Valparaiso is a colourful, bohemian town, built on hills overlooking a harbour on the Chilean coast. Only a couple of hours out of Santiago, the landscape and surroundings are completely different. The buildings are crammed up hills, with steep, twisty pathways, the sea stretches out in the distance, and the Andes are nowhere in sight. For us, it was a welcome break from time in big cities - we had just spent a couple of weeks in Buenos Aires and then Santiago - and Valparaiso provided a refreshing, colourful change.
We stayed up the hill in one of the colourful buildings on a steep, twisting street. Leaving our building involved a long trek uphill at some point, but it was worth it to be surrounded by street art and interesting buildings, the view out of our window and blur of colour, and beautiful views across the sea from our tiny hotel's rooftop terrace.
Our days in Valparaiso passed in a happy blur. We visited in May and the town was very quiet, with scarcely another tourist in sight. The weather was warm with sun and blue skies and we spent our time walking the charming streets, marvelling at the intricate street art, and finding a surprising array of good food in the town.
We'd make our way down the hill in the evenings, stopping at a small bar run by a Frenchman for pre-dinner drinks. The cocktails were delicious - and stronger than we expected - and we enjoy the best pisco sours of our time in Chile. From there, we'd make our way to dinner, trying out new restaurants each day. Eventually, we'd make our way to the rickety old funicular which would take us back up the hill to our hotel.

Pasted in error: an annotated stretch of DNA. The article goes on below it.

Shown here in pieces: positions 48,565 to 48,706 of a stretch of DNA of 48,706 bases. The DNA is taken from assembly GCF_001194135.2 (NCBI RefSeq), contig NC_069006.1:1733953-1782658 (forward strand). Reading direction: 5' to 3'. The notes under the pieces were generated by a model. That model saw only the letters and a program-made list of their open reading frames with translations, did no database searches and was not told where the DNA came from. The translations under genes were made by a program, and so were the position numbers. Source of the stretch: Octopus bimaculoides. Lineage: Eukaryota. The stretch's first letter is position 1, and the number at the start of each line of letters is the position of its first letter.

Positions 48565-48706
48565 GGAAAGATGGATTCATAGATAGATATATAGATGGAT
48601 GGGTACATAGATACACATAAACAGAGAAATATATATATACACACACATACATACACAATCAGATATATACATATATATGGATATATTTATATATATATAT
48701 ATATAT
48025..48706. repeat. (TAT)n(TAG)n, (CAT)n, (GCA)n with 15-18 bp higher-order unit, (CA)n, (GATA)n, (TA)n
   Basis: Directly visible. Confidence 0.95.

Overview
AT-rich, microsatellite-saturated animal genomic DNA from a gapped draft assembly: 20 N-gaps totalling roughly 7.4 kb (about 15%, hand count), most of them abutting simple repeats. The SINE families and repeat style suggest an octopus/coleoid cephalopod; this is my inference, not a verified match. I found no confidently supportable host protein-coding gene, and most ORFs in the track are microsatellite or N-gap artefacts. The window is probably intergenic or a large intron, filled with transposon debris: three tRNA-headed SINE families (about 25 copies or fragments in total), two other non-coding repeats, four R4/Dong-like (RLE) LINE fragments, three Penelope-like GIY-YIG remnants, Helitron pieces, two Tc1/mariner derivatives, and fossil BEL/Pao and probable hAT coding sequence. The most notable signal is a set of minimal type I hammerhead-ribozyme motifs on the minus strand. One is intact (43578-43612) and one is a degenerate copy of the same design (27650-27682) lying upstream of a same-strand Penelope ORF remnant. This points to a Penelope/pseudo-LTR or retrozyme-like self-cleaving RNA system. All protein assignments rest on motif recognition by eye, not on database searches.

During the day, we walked the streets, examining the remarkable street art. It was like living in an outdoor art gallery and just taking photos of the murals took up huge amounts of time. I really enjoyed the indulgence of wiling away hours just staring at people's wonderful creations. It seemed like almost every surface in Valparaiso was painted, from smaller signs and shop doors to murals which filled the wall of entire street blocks.
There is, however, more to see in Valparaiso that the street art (although if that's all you do while you're in town, I would still consider your visit a success). Valparaiso is home to Pablo Neruda's home La Sebastiana, a whimsically decorated house which is now a museum. There are also beaches and walks, and the port-side fishing village to visit, so there's more than enough to do to fill up a few days in this fascinating town.
One day when we felt strangely energetic, we did a day trip to the nearby city of Viña del Mar, a scenic train ride away. Arriving, we unexpectedly found ourselves in the midst of white, sandy beaches and modern, high-rise resorts and apartments. We enjoyed lunch in a waterfront bar and a long walk on the beautiful beach, but we felt like something was missing. Viña del Mar was such a stark contrast to artsy, colourful Valparaiso that we felt unsettled and were disproportionately glad to see its charming, shabby buildings when our train arrived back in town.
Visiting in the quiet season, we saw a different side to Valparaiso from many travellers' accounts. It was calm and quiet, leaving us to enjoy its charms at our leisure. A short distance from Santiago, I was glad we'd decided to spend some time in this wonderful town, rather than visiting for a day trip. Spending time in Valparaiso was one of my favourite parts of our trip to Chile. I'll definitely visit again, when we return to this beautiful country.
Last Updated August 11, 2021